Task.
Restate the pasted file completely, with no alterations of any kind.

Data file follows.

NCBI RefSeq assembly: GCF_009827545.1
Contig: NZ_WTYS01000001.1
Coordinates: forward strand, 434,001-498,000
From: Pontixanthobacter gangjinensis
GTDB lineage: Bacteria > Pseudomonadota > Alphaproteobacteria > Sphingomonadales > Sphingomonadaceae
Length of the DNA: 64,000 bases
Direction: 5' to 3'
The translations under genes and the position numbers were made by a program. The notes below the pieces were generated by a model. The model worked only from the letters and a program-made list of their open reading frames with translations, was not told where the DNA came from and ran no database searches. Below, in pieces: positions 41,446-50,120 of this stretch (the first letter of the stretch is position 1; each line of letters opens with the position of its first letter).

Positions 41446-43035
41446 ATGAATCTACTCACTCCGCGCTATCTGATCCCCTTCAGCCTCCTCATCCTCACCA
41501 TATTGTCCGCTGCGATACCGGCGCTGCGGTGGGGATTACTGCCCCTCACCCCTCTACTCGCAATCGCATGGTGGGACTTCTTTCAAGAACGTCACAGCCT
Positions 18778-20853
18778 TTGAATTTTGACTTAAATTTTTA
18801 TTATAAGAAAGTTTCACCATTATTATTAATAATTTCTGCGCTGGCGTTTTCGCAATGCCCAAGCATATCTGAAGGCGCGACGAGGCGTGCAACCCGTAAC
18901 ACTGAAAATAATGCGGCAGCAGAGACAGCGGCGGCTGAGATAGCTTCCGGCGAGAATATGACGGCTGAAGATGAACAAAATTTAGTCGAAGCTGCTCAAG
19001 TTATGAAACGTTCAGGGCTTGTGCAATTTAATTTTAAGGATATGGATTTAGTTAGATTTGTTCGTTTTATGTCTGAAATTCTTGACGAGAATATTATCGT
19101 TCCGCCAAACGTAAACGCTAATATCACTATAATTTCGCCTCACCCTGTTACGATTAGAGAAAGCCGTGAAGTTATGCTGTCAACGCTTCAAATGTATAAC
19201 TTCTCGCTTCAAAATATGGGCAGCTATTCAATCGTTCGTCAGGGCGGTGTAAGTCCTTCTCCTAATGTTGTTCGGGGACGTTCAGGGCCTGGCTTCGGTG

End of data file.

NCBI RefSeq assembly: GCF_009827545.1
Contig: NZ_WTYS01000001.1
Coordinates: forward strand, 434,001-498,000
From: Pontixanthobacter gangjinensis
GTDB lineage: Bacteria > Pseudomonadota > Alphaproteobacteria > Sphingomonadales > Sphingomonadaceae
Length of the DNA: 64,000 bases
Direction: 5' to 3'
The translations under genes and the position numbers were made by a program. The notes below the pieces were generated by a model. The model worked only from the letters and a program-made list of their open reading frames with translations, was not told where the DNA came from and ran no database searches. Below, in pieces: positions 41,446-50,120 of this stretch (the first letter of the stretch is position 1; each line of letters opens with the position of its first letter).

Positions 41446-43035
41446 ATGAATCTACTCACTCCGCGCTATCTGATCCCCTTCAGCCTCCTCATCCTCACCA
41501 TATTGTCCGCTGCGATACCGGCGCTGCGGTGGGGATTACTGCCCCTCACCCCTCTACTCGCAATCGCATGGTGGGACTTCTTTCAAGAACGTCACAGCCT
Positions 18778-20853
18778 TTGAATTTTGACTTAAATTTTTA
18801 TTATAAGAAAGTTTCACCATTATTATTAATAATTTCTGCGCTGGCGTTTTCGCAATGCCCAAGCATATCTGAAGGCGCGACGAGGCGTGCAACCCGTAAC
18901 ACTGAAAATAATGCGGCAGCAGAGACAGCGGCGGCTGAGATAGCTTCCGGCGAGAATATGACGGCTGAAGATGAACAAAATTTAGTCGAAGCTGCTCAAG
19001 TTATGAAACGTTCAGGGCTTGTGCAATTTAATTTTAAGGATATGGATTTAGTTAGATTTGTTCGTTTTATGTCTGAAATTCTTGACGAGAATATTATCGT
19101 TCCGCCAAACGTAAACGCTAATATCACTATAATTTCGCCTCACCCTGTTACGATTAGAGAAAGCCGTGAAGTTATGCTGTCAACGCTTCAAATGTATAAC
19201 TTCTCGCTTCAAAATATGGGCAGCTATTCAATCGTTCGTCAGGGCGGTGTAAGTCCTTCTCCTAATGTTGTTCGGGGACGTTCAGGGCCTGGCTTCGGTG